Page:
“Felt” (Jason Banker, 2015)
“Felt,” Jason Banker’s visceral horror-thriller, finds artist Amy Everson starring in her own true story as a women who copes with a past sexual trauma by creating a grotesquely costumed alter ego that re-appropriates the male form. While embracing this side of her empowers Amy to be fearless and to protect herself, it soon takes on a life of its own and lashes out against her after she befriends a seemingly good guy. Exploring sexuality and combating rape culture, the movie results in a powerful feminist statement on the sanctity of female vulnerability and the ways in which it is preyed upon and corrupted by male aggression and superiority.
“Girlhood” (Céline Sciamma, 2014)
Céline Sciamma’s third feature confirms mastery over the coming-of-age drama, a genre too often reduced to its simplest ingredients. Heading up an all-black cast, Karidja Touré plays subdued teen Marieme, a low key girl who lives in a lower class Paris neighborhood with her warring parents and younger sister. The opportunity arrives for her to come out of her shell when a trio of local teens coax her into their gang, luring her with the promise of cute boys. Before long, Marieme has joined forces with the motley crew as they cruise shopping malls and threaten rival gangs on a freewheeling rein of terror, while Sciamma lets her actors do the dirty work. Touré’s transformation from a subdued, frustrated child of neglect to a young woman in control of her life provides the movie with a robust backbone as she grows increasingly rebellious and assertive.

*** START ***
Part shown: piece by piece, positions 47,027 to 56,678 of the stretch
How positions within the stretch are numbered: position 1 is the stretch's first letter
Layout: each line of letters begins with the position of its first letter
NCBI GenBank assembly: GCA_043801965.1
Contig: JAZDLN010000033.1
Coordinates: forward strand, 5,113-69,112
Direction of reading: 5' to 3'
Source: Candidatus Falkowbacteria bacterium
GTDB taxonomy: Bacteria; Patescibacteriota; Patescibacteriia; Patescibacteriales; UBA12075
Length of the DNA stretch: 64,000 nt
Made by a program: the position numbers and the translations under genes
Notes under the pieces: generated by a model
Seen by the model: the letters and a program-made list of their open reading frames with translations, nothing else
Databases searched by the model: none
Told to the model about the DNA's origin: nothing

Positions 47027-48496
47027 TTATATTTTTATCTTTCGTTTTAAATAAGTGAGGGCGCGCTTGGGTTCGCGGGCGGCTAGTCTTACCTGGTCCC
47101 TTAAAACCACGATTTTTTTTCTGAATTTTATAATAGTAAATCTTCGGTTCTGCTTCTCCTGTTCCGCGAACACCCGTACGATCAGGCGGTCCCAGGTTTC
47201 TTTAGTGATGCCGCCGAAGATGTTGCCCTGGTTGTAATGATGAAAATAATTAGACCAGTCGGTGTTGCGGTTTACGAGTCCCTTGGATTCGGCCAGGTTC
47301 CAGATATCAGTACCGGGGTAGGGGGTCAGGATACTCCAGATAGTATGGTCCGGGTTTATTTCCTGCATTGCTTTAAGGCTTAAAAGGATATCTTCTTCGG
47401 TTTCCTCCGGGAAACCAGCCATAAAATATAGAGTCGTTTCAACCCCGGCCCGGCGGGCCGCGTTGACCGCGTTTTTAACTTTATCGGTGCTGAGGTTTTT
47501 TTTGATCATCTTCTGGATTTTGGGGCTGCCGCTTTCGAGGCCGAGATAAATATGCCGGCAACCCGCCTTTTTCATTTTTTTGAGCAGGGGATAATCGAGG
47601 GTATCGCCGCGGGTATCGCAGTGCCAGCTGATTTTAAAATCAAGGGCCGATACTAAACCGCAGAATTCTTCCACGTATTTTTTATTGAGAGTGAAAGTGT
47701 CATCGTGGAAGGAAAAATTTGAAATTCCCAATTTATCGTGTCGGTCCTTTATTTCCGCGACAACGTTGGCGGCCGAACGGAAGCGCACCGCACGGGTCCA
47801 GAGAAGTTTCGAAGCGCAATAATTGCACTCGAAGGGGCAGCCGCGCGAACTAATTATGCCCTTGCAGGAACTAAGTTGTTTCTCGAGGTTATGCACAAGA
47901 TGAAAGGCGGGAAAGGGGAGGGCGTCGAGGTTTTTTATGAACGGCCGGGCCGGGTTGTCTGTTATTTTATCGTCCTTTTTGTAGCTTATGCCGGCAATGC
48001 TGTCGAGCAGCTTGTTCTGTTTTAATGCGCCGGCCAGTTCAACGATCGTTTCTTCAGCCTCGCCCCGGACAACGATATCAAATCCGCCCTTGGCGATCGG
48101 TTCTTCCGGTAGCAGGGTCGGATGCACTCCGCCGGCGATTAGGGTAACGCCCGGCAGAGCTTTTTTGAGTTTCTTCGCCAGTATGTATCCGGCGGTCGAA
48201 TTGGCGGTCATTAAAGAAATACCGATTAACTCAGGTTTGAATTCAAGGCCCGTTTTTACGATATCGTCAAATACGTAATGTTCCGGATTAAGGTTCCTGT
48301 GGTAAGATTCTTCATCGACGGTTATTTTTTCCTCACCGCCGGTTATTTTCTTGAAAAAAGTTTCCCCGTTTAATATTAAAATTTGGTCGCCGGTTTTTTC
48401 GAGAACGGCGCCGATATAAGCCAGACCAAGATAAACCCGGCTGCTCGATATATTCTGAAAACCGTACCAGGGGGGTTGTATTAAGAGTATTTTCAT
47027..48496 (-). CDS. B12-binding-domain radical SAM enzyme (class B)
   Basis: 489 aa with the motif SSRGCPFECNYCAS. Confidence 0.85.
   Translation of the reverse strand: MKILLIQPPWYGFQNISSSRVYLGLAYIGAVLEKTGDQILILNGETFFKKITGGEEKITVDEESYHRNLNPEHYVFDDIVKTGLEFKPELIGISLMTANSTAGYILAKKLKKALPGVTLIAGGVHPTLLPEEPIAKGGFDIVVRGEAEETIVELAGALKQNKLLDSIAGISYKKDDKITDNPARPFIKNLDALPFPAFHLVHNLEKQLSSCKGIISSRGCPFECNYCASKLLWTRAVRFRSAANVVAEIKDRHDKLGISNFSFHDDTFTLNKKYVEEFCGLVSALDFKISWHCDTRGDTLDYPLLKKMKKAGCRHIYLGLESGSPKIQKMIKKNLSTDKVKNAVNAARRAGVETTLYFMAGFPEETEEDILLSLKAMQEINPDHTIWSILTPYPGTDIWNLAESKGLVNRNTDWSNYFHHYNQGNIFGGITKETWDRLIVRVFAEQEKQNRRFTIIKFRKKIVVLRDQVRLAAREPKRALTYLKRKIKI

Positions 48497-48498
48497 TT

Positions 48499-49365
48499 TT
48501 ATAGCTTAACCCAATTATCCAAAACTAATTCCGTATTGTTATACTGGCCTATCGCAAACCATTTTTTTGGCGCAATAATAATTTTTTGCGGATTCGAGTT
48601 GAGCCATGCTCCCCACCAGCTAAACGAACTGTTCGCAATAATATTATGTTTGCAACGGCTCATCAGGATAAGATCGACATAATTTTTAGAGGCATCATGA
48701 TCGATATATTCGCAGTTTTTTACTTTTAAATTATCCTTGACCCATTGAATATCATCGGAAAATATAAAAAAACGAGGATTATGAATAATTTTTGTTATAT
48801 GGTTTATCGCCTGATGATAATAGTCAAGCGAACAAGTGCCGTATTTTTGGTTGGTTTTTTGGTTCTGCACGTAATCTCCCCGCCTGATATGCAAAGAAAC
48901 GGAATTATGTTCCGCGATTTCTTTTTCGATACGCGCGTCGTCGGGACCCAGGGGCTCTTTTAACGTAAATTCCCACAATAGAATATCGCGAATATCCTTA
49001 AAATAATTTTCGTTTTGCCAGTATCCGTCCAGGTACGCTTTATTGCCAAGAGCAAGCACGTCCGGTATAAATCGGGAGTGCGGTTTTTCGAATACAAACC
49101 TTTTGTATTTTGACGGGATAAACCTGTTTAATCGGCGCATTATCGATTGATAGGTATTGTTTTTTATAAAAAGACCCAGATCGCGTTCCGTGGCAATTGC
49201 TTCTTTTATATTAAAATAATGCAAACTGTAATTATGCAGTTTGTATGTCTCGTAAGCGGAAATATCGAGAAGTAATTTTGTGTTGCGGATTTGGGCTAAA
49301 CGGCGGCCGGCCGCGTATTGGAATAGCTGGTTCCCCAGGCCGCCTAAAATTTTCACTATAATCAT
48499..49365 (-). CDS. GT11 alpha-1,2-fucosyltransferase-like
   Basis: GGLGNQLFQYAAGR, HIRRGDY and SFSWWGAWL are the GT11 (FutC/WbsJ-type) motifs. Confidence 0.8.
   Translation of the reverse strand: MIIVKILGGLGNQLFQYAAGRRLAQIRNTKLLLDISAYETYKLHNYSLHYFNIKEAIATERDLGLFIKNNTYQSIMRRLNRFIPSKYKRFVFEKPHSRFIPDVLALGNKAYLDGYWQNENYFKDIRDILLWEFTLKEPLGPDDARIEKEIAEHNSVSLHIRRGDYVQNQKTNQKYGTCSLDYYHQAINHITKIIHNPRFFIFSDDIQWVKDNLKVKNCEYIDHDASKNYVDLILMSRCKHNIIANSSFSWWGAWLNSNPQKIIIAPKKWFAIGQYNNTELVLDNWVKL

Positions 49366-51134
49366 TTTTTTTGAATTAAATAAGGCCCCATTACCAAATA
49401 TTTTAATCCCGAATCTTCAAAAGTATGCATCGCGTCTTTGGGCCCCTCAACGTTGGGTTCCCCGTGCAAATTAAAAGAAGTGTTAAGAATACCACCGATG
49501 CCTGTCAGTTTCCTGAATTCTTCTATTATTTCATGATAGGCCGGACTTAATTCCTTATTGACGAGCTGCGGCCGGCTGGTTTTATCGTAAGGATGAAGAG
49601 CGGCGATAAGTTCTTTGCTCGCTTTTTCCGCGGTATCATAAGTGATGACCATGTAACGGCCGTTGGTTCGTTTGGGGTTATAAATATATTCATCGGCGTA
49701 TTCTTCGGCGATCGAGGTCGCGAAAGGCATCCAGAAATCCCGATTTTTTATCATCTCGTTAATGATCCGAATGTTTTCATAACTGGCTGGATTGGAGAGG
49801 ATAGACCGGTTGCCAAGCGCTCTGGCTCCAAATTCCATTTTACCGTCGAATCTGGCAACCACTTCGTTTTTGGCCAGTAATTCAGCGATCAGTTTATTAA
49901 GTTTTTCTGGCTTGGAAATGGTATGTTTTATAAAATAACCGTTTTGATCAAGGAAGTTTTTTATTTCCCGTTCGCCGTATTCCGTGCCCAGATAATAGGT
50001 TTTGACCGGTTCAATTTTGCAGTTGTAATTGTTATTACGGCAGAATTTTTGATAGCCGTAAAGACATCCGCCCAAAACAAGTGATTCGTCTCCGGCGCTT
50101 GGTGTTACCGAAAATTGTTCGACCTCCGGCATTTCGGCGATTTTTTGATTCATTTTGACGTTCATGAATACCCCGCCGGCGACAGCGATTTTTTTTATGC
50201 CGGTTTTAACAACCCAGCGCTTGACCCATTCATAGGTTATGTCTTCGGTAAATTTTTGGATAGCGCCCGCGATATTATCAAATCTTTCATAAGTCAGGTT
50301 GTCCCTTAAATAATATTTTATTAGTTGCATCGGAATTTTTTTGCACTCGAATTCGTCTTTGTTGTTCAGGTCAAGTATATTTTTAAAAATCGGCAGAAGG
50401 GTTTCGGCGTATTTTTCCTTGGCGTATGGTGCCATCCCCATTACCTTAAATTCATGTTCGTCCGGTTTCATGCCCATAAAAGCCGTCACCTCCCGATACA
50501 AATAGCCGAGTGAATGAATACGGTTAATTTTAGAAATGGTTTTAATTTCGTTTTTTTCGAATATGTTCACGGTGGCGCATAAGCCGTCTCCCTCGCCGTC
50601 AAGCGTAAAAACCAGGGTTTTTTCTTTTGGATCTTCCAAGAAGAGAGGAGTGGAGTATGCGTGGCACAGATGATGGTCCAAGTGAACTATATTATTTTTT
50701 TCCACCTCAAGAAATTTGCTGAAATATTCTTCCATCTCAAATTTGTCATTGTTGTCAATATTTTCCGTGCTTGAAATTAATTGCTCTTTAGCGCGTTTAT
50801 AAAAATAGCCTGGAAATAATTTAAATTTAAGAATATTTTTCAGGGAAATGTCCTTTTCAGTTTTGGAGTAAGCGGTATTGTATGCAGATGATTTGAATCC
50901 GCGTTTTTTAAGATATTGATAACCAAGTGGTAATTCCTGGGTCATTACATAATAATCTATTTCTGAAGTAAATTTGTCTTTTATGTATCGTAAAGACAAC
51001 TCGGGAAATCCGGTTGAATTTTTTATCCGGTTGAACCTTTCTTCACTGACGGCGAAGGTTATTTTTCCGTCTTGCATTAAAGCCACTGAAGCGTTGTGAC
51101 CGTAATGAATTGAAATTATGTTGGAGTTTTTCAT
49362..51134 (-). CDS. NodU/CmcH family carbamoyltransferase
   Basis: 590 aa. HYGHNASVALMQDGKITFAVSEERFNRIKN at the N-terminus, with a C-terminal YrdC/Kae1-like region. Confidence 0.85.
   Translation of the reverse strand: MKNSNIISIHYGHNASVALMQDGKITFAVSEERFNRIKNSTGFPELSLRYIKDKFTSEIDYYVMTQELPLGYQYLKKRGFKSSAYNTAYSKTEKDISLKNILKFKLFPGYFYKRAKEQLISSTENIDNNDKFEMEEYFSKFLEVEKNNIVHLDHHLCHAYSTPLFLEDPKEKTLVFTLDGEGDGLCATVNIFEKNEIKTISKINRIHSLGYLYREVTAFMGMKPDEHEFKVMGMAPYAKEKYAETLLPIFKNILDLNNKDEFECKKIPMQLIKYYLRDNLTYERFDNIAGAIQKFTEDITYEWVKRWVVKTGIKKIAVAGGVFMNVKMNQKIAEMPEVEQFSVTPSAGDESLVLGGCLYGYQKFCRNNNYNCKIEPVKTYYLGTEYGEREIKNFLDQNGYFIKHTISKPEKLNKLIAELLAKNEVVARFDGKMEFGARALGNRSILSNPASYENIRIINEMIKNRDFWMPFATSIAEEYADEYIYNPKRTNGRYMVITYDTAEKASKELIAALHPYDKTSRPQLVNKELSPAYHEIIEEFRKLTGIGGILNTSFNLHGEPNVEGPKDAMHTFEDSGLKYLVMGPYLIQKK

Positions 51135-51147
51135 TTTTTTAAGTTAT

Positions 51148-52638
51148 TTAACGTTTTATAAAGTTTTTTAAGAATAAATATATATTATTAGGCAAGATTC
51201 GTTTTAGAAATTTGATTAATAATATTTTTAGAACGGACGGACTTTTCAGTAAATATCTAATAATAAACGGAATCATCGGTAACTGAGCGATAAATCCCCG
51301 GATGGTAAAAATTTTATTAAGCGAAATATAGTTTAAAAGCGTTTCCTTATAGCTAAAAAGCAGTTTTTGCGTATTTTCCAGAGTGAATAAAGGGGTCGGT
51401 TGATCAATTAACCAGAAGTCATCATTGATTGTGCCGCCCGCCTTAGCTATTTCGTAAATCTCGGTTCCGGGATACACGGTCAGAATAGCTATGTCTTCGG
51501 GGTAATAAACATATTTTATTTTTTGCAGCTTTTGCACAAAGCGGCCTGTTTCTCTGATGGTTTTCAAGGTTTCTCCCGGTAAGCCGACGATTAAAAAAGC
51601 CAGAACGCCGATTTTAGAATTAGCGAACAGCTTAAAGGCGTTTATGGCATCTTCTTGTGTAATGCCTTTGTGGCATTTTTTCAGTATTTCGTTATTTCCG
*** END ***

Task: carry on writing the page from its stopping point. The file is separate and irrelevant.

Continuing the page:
“In A World…” (Lake Bell, 2013)
In a world where female filmmakers are still fighting for equality and parity, multi-hyphenate Lake Bell is doing it for herself. Her Sundance hit “In A World…” features Bell’s writing, directing, producing and starring talents in a delightful skewering of both Hollywood culture and movie tropes. On its surface, it’s an amusing battle of wills between voiceover artists — and family members — but the film works on multiple levels, hitting both big laughs and smart emotional beats. Mostly though, it’s just one hell of an auspicious debut from recognizable supporting star Bell, who admirably and ably shows off what she’s capable of both in front of and behind the camera.
“Jeanne Dielman, 23 Quai Du Commerce, 1080 Bruxelles” (Chantal Akerman, 1975)